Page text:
A bite of biscuit history
DOCUMENTARY GOES BEHIND THE SCENES AT PLADIS MCVITIE’S
DOCUMENTARY LIFTS THE LID ON THE PLADIS MCVITIE FACTORY
A BBC programme aired last week revealed how the chocolate digestive and some of the UK’s other favourite treats are made.
The documentary explored Europe’s largest biscuit factory, based in west London, which churns out 80 million biscuits every day, chief among which is the universally adored chocolate digestive.
Greg Wallace received a tour of the Pladis McVitie’s factory in Waxlow Road from Laurence Kothari, who has worked at the factory for nearly 38 years to see how the biscuits are made.
Production starts with the arrival of 28 tonnes of flour, rolled and turned into the biscuit with a layer of chocolate applied to the bottom.
The factory, which opened in 1902, employs around 580 people and produces 2,500 tonnes of biscuits every single week.
The Harlesden factory makes 22 different varieties in total including Hobnobs, Rich Tea bisuits and savoury snacks like Mini Cheddars.
Chocolate digestives have been baked at the site since 1925 with 13 million of the biscuit made every day. Mr Kothari said: “I was only meant to be here for six months but it was such a special place to work that here I am 38 years later. I think that’s down to the great people who I work with.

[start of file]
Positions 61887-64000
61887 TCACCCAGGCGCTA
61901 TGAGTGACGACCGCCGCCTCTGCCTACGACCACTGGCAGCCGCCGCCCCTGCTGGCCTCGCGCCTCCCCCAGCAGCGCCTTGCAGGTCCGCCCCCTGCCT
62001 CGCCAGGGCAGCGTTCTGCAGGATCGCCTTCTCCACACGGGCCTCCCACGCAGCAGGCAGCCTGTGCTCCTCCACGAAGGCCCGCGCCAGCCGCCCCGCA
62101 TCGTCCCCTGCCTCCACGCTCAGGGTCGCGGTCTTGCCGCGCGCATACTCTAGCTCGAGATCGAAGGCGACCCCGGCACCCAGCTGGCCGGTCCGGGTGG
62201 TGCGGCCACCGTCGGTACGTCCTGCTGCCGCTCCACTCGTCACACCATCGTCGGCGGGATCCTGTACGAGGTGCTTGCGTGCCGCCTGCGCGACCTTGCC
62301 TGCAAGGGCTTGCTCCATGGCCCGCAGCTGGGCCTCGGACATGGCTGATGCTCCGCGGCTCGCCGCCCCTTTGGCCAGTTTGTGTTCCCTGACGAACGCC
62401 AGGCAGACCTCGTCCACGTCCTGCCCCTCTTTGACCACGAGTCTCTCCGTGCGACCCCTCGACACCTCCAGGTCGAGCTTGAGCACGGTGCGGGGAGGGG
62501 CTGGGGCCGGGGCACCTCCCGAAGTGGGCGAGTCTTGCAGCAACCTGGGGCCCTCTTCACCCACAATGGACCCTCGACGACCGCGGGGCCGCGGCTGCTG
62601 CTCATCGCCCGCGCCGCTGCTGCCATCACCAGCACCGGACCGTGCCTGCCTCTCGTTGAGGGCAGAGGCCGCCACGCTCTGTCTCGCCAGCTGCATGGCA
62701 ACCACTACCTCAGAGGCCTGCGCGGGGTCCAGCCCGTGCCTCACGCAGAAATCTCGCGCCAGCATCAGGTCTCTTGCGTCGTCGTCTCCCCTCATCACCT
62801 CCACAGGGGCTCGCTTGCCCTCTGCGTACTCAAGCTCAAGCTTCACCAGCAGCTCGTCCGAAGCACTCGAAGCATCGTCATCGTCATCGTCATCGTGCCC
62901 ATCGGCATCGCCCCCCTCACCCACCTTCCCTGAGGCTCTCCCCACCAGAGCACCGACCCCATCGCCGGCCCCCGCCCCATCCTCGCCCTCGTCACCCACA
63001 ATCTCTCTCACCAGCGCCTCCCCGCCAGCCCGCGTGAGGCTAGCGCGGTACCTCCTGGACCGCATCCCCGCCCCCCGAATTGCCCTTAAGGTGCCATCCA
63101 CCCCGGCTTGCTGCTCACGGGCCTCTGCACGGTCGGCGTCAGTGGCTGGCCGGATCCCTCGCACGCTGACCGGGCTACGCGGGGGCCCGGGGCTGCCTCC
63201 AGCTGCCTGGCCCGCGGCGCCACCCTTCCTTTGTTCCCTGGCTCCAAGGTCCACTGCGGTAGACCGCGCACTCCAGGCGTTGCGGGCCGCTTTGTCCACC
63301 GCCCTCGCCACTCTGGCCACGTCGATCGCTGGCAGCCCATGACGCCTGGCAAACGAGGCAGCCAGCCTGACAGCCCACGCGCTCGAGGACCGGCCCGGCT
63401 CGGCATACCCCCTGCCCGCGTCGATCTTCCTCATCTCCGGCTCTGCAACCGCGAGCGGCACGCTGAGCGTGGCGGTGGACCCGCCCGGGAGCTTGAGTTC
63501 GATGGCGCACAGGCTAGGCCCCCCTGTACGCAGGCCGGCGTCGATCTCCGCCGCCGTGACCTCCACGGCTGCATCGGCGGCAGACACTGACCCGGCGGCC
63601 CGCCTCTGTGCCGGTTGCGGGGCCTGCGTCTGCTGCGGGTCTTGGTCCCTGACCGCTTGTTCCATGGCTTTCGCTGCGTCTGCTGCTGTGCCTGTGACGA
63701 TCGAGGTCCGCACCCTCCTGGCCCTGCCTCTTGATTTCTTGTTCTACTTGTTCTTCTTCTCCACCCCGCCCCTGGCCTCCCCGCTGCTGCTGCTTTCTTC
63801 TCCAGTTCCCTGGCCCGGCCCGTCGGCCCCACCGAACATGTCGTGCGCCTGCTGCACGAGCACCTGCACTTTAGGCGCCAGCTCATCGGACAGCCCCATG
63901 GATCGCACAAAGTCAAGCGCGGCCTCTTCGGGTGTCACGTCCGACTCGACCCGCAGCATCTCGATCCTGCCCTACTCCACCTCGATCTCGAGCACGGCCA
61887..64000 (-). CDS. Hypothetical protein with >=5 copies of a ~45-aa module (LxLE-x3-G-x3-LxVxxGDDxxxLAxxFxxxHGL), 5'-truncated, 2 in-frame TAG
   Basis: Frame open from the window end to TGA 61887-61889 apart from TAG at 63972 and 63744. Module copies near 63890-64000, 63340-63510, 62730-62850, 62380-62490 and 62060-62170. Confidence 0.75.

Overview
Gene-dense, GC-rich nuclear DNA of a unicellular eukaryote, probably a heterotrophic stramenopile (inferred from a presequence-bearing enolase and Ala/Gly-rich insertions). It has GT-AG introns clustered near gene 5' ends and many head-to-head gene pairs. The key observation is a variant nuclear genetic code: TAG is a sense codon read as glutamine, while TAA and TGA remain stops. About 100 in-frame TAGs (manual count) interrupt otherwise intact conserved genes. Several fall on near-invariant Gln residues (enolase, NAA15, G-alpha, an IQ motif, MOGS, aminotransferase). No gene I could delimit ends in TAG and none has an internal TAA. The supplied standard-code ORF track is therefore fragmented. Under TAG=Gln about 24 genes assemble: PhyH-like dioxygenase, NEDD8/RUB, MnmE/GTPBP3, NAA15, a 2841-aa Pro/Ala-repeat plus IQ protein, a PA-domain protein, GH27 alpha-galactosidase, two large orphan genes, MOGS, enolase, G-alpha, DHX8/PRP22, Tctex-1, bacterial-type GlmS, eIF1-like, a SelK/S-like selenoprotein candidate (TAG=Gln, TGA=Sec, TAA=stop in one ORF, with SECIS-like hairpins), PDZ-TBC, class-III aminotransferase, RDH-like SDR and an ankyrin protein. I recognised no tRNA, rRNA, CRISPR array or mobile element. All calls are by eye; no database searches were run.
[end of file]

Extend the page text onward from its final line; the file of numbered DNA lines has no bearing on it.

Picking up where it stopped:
“There is no such thing as an average day, because every day is different. I never know what I’m going to get, which is what makes the job challenging, exciting and fun.
“The most interesting part being able to bring people’s ideas to life. If someone has an idea for a improving our production, we’ll find an engineering solution and make it happen.”
The show was aired on BBC Two on Tuesday August 1 and is still available to watch on iPlayer.
When asked about the debate over whether the humble digestive really needs chocolate adornment, Mr Kothari said: “There’s something special about a plain McVitie’s Digestive, but adding chocolate is never a bad idea.”
McVitie’s is owned by Pladis, an international company which is headquartered in Uxbridge. Previously on the show, Greg Wal- lace and co-presenter Cherry Healey have previously delved into the fac- tories that make cornflakes, baked beans and bread.
Greg Wallace and Cherry Healey at the Pladis McVitie’s factory